31st January 2020
Oil Drilling Activity
Onshore US drilling activity decreased by 4 with a total active count of 768 (Y/Y decrease of 257) rigs; those targeting oil down 1, with the total at 675. Across the three major unconventional oil basins, the oilrig count increased by 2, with Permian up 1, Williston flat and Eagle Ford up 1.
US domestic crude production was unchanged last week; crude production stands at 13 million barrels per day, of which ~2.55 million barrels per day is offshore and Alaska production. Oil prices continue to trend lower after weekly data from the EIA indicated that US crude supplies added 3.5 million barrels for the week; analysts expected a build of 482,000 barrels.
The Federal Reserve left interest rates unchanged Wednesday, a widely expected move as the US economy continues to grow at a slow and steady pace.
Natural Gas – Energy transition: United we succeed, divided we fail
2020 has started as 2019 ended, with increased focus on how the world will meet the dual challenge of supplying an increasing energy demand over the next 30 years, while reducing the carbon intensity of energy production and consumption as we target moves towards a zero carbon economy. Gaffney, Cline & Associates was invited to present at the London law firm CMS’ launch of their new report “Energy Transition: Evolution or Revolution? The role of oil and gas companies in a net-zero future.” The key discussion points and conclusions are summarized in this week’s Monitor.
Change happens slowly, until it happens quickly. Today, we exist in a rapidly changing energy landscape. Advances in technology are continuing to unlock vast fossil fuel resources (e.g., shale) that need to find a route to monetization and co-exist with the rapid growth in renewables demand and their increasing cost competitiveness. Added to this, Artificial Intelligence and digitalization is driving efficiency and lowering costs, with all of these dynamics made more complex given the changing global energy, climate and environmental policies as well as geopolitical negotiations.
There are many scenarios of how the energy transition will play out, and even though they differ in terms of speed and choice of energy, most still demonstrate that there is a continued and essential need for investment in fossil fuels. However, at this point, it is also useful to ensure that the energy industry clearly differentiates between the carbon intensity of fuels so that they are not all tarred with the same “dirty brush.”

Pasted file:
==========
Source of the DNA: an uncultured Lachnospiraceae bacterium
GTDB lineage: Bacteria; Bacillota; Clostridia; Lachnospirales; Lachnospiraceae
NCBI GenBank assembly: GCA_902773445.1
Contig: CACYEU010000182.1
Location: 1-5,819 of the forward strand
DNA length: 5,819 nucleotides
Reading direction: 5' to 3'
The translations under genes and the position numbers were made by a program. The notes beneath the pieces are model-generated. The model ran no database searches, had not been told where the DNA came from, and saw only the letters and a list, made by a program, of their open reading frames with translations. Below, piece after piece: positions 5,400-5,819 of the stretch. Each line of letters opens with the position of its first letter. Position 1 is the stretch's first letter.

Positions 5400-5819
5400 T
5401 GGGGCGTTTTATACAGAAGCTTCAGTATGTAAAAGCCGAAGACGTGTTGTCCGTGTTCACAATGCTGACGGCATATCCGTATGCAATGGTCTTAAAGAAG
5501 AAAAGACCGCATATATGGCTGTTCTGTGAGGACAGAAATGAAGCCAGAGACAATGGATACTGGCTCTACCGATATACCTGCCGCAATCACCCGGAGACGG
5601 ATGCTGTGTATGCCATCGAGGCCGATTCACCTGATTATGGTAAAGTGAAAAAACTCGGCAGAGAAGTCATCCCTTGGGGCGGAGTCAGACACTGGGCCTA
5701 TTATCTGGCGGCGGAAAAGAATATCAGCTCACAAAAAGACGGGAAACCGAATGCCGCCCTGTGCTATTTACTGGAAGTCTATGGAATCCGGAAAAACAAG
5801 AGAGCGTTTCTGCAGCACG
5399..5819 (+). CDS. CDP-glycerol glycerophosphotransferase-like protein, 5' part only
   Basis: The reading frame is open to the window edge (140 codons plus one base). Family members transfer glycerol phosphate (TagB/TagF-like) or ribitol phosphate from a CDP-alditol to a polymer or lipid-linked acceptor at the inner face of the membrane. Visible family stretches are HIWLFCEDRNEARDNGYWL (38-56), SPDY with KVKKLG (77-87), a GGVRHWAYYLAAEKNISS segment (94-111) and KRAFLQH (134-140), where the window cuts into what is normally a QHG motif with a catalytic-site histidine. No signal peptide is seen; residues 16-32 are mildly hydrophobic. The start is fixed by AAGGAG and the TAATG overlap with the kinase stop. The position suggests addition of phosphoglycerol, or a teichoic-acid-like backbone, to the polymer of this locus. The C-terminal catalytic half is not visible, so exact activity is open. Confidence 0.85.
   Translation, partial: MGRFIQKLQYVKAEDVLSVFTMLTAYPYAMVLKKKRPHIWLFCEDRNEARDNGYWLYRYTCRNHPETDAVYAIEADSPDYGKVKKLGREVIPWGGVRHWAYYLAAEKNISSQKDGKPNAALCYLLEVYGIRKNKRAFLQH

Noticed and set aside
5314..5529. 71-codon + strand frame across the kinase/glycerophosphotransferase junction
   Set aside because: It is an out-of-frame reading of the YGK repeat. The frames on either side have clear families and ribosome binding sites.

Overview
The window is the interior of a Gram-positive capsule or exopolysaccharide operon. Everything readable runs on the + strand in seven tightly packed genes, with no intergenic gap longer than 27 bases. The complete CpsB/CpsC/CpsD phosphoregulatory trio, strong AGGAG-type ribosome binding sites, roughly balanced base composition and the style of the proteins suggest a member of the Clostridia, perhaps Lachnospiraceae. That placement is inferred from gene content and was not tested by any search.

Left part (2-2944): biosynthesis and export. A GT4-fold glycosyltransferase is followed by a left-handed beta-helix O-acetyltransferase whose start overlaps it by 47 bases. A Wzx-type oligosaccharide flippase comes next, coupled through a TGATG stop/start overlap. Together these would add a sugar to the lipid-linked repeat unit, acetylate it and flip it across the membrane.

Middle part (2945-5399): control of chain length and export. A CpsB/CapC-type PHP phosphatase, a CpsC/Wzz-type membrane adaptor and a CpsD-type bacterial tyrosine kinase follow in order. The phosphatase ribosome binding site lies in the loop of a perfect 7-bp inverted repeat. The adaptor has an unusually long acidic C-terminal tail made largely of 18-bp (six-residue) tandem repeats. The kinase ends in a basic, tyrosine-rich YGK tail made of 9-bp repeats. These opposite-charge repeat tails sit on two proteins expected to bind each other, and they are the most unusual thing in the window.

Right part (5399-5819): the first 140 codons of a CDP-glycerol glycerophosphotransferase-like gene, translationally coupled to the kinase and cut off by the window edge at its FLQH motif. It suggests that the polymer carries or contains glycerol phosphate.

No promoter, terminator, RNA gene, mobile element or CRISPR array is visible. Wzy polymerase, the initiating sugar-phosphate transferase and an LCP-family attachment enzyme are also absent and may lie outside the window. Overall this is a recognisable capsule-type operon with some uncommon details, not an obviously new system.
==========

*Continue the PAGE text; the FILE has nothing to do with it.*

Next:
Fossil fuels (especially gas) have an essential role alongside renewables but the right investment in low carbon production is essential. To achieve its potential as a dominant transition fuel of choice, gas has to earn its right to be produced via ensuring it is not only cost competitive but also is produced and consumed in an ever reducing carbon intense manner. Furthermore, the flexibility that natural gas brings to an energy system can also make it a good fit for the rise of variable renewables such as wind and solar PV. However, throughout the gas value chain, uncertainty over the level of methane emitted to the atmosphere raises questions about the extent of the climate benefits that gas can bring. Our analysis and evaluation has identified clear scope to appropriately measure, benchmark and reduce methane emissions cost-effectively.
Here at GCA, our Global Gas & LNG practice is working closely alongside our Carbon Management practice, supported by our technical and commercial teams, to help governments, energy companies, and the financial/legal community understand and solve energy transition issues related to energy resources, risks and investments. Industry cultural change is required in terms of engagement (increasing transparency in measurement and reporting while transferring skills to the renewables industry), adaptation (continued switching to natural gas while increasing investments in lower carbon solutions) and evolution (working alongside the renewables sector rather than against it and promotion of technological advances beyond electrification such as CCS and CCUS).